Plays and Players is a century-old theater club devoted to promoting emerging Philadelphia artists and new works. In the vibrant and rapidly expanding Philadelphia theater scene, Plays and Players offers an historical base to the city’s theater industry, which is now home to over 150 theater companies and counting.
The club’s historic Delancey Street building was built in 1911 and has beautiful features of the Arts and Crafts movement scattered throughout, including a four-story cast iron spiral staircase behind the stage, beautiful iron-work gates, and an original heating system. These details fill the space with character and a sense of history, but also pose unique challenges: the radiators whistle, the roof leaks, and the steep, narrow staircases are not handicapped accessible.
The main theater of Plays and Players was opened as part of the Little Theater movement in the 1910's. The building is still using its original heating system.
Once the board of directors realized something had to be done to preserve the historic nature of the building, it sought the help of the Community Design Collaborative to develop a conceptual design for renovating the space. With the added help of a team of students from the University of Pennsylvania's Graduate Program in Historic Preservation, a three-step, ten-year plan took shape.
Phase One, currently in progress, focuses on life safety concerns of the building and updating the space to meet electrical and building code requirements. The third-floor library renovations are almost complete. Phase Two engages with infrastructure improvements – electrical and mechanical.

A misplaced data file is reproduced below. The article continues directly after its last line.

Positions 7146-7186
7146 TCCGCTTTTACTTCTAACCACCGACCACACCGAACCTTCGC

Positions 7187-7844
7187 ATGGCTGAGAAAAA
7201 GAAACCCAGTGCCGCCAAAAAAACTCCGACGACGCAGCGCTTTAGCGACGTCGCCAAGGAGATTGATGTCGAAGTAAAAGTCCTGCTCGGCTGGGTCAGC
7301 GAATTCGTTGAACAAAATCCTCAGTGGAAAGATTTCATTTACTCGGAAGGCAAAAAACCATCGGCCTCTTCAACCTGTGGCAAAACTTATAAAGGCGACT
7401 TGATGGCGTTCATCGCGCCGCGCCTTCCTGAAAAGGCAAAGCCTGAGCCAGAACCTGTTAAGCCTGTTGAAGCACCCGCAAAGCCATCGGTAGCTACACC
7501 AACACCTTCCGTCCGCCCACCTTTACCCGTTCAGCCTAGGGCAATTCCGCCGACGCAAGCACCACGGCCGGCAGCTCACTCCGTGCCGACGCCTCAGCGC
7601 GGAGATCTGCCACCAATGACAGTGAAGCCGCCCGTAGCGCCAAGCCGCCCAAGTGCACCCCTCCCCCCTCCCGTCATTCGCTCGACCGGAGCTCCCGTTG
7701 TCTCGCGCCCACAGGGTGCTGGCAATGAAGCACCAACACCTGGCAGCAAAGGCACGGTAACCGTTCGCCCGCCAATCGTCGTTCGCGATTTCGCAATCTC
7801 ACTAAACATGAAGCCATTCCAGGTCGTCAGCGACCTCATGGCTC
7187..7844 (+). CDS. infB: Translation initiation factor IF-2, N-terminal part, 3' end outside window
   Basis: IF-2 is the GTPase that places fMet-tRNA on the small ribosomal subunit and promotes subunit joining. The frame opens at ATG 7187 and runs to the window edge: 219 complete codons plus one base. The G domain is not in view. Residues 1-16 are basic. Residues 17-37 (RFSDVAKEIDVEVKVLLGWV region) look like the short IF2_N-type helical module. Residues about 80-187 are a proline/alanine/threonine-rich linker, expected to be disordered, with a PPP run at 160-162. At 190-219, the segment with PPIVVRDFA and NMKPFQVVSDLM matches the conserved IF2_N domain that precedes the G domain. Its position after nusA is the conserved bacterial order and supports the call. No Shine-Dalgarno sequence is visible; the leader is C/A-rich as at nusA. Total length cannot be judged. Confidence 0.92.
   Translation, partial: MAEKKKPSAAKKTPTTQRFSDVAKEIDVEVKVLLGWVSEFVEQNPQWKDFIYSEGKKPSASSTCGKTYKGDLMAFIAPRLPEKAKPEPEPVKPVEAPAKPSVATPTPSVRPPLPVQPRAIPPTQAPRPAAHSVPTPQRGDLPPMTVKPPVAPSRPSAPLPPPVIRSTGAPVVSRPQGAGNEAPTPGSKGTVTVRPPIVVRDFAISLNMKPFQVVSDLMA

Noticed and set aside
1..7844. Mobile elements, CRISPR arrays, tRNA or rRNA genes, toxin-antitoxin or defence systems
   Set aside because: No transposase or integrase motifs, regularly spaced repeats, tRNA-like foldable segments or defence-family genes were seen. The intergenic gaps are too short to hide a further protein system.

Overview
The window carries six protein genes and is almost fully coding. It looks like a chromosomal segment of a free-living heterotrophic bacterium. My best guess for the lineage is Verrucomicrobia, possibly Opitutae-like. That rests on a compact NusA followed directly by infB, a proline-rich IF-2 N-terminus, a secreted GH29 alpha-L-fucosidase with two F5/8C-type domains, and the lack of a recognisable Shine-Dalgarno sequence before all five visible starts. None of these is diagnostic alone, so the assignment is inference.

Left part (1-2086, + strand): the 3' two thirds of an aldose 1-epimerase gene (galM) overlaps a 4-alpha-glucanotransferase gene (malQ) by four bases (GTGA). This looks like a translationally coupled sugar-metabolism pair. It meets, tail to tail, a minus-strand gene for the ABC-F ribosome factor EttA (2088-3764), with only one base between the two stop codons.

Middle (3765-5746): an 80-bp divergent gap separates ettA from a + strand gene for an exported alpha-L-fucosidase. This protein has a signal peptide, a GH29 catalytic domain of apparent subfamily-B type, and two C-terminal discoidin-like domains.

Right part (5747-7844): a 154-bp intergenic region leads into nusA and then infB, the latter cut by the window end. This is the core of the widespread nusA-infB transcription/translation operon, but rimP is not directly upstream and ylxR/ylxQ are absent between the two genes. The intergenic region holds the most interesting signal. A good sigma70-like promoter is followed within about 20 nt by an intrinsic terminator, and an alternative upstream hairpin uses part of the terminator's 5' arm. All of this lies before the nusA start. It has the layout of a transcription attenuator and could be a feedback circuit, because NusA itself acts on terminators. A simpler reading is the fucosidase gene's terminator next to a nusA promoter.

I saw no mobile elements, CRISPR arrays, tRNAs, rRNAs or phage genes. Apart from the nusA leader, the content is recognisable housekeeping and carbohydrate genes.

Phase Three aims to install an elevator lift to comply with ADA regulations. A fourth dimension of the work, restoring the Cantoria Friezes on the building’s exterior and the Edith Emerson murals that line the main theater, will be an ongoing task throughout the project.
Managing Director Rachel Dukeman is very excited about the renovation plans for the building. Now that a concrete plan is in place, she’s finding it much easier to communicate the building’s needs to funders, supporters and members. “The work the Collaborative did was tremendous … it was eye-opening. I think it also legitimized some of the concerns that the board was having and said that 'yes, this was real and yes, we could do this and yes, we need to do it.'”
A special thanks to our volunteer team!Studio Agoos Lovera Kira Broecker Eric Delss, Project Leader Michael Palmer
DCM Architecture/Engineering John Colarelli
H2L2 Architects/Planners, LLC Dozie Ibeh
Harkins Builders, Inc. Paul Kraunelis
John Milner Associates, Inc. Lori Aument
Keast & Hood Co. Jonathan Price
McGrann Associates Emma Raymont
Penn Design Jason Cantu
Thomas A. Monari, PE Tom Monari
UCI Architects, Inc. Fon Wang